By Carolyn Reiner, Contributing Writer, Foilist
What do you get when you mix the art of swordsmanship with St. Mary’s students? A jolly good time! Fencing is an Olympic contact sport specializing in three different weapon categories: foil, épée, and sabre. Each weapon has different restrictions for where on the body points can be scored. In foil, the torso is the only target area that can be scored on. In épée, the entire body is valid target area. In sabre, the areas to score on include everything above the waist, excluding the hands and the back of the head. Each weapon category also has a different sword. Foil swords are light and springy, with a small bell guard (a circular metal piece in front of the handle that protects the hand). Épée swords are heavy and stiff, with a large bell that completely covers the hand. Sabre swords are light with a small bell that extends down the hand in a wide strip to cover the knuckles.
Fencing is an electric sport. Special equipment is necessary to conduct an electric current from the tip of a fencer’s sword, to the opponent’s metal coated jacket (or lamé), and finally to a scoring box that uses a light system to declare which player received the point. In turn, a judge (the director) decides, depending on the weapon style, what action occurred, and which player, if any, receives a point, based on a system of “right of way.”
The foil and épée swords each have a button on the tip of the sword, connected to a copper wire that conducts electricity when pressed. The only way to score a point, or “touch,” is by depressing this button in the proper target area of the opponent. In sabre, the entire sword conducts electricity, meaning that all surfaces of the blade can be used to score a point. When a fencer gets a valid “touch” in the designated target area, he or she scores a point and the match is paused while the fencers reset their positions.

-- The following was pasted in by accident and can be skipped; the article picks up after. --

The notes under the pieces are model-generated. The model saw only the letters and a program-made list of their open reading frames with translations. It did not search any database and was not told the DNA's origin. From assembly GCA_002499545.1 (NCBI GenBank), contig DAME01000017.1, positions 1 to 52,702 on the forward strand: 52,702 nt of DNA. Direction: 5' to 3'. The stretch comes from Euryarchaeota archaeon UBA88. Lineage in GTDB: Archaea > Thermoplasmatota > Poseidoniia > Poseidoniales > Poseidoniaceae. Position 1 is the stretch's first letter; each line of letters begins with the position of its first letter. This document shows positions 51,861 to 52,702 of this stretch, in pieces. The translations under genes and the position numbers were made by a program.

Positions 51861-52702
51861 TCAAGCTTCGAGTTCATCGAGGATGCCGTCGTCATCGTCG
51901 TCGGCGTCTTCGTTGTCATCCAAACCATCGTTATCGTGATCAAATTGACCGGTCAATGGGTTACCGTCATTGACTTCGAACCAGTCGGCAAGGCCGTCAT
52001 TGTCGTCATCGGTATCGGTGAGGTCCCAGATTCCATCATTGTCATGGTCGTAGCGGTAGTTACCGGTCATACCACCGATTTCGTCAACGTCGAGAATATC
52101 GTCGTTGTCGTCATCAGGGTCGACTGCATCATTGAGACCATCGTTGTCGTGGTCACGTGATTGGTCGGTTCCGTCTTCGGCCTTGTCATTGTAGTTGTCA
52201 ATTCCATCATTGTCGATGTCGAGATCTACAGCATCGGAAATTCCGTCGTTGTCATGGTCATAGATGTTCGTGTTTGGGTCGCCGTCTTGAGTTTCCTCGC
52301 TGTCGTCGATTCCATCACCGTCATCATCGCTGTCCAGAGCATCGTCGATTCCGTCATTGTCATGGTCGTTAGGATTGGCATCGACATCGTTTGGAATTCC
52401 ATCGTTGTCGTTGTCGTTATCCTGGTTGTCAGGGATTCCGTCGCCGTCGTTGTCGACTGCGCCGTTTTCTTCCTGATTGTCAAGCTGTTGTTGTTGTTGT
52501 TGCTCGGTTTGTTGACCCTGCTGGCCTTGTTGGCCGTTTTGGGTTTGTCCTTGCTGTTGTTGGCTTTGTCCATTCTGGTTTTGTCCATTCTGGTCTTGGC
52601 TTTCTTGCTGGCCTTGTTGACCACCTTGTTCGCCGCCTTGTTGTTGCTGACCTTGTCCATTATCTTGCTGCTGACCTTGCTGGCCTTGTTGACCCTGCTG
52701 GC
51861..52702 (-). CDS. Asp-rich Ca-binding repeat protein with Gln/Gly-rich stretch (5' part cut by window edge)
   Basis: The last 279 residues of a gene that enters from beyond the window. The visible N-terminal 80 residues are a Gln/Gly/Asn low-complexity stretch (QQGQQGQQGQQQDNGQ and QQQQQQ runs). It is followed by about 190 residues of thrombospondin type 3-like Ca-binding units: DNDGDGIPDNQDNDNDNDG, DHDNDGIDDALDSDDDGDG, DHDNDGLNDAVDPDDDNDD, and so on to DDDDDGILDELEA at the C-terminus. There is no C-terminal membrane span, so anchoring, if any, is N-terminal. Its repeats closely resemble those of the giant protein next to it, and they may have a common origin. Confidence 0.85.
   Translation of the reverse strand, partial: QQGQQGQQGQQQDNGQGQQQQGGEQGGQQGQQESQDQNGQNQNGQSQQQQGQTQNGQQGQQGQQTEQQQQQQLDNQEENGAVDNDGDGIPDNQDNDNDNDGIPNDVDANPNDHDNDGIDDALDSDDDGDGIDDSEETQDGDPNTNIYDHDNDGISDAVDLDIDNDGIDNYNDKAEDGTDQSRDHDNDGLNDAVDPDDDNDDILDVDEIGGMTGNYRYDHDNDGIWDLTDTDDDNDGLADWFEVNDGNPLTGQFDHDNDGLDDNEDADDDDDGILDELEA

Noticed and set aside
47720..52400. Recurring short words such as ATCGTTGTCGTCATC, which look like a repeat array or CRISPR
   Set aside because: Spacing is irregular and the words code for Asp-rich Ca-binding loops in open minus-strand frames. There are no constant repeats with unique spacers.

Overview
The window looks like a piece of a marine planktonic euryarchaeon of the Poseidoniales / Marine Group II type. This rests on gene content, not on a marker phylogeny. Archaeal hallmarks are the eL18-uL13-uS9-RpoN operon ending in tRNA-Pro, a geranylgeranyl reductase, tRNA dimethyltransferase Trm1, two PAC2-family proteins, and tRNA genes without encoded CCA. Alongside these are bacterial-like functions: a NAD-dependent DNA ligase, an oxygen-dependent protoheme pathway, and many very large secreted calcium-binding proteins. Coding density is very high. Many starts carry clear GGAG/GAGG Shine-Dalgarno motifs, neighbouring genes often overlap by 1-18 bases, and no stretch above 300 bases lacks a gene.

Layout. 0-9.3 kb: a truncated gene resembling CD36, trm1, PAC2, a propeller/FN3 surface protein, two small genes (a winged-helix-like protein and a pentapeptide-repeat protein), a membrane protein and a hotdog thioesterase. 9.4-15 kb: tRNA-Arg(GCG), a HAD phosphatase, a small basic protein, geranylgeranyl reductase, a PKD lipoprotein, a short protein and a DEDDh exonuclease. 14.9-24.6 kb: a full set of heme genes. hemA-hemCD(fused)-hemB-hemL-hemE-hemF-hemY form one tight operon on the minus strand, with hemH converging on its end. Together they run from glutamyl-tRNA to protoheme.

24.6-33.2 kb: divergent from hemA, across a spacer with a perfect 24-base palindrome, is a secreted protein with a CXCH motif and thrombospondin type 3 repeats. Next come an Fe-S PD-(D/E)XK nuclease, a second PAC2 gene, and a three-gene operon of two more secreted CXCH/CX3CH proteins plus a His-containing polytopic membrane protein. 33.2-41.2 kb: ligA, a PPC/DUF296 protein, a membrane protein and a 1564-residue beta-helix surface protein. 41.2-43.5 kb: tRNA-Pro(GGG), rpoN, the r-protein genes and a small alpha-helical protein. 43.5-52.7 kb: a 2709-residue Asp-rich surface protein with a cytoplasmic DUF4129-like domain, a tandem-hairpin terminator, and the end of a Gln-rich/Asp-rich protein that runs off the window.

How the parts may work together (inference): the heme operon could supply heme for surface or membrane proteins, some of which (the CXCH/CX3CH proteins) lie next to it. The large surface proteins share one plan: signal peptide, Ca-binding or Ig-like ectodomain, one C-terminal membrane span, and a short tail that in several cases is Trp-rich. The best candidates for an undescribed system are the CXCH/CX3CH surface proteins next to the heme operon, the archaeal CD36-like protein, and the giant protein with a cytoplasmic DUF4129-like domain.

Each “bout” goes to five points. During competitions, bouts go through a “round-robin” system, where everyone in each weapon fences everyone else in that same weapon category. After the round-robins, each player is “seeded” based on how well they performed in the previous rounds. These “direct elimination” rounds go to fifteen points and continue until there is one person remaining.
While the St. Mary’s Fencing Club is a club sport, we still compete with other Maryland colleges at Dual Meets. Dual Meets are held twice a year against colleges such as College Park, George Mason University, and the U.S. Naval Academy. Our team that competes for St. Mary’s at these events is chosen through our own system of round-robins. The top four of five people in each weapon are sent to compete. St. Mary’s also hosts “home” competitions, usually consisting of the entire St. Mary’s team and invitees from other colleges.
The St. Mary’s team practices on Mondays, Wednesdays, and Thursdays, from 8:30 p.m. to 10:30 p.m. each week. Email John Hawkins, the club president, if you’re interested in joining. We’d love to have you.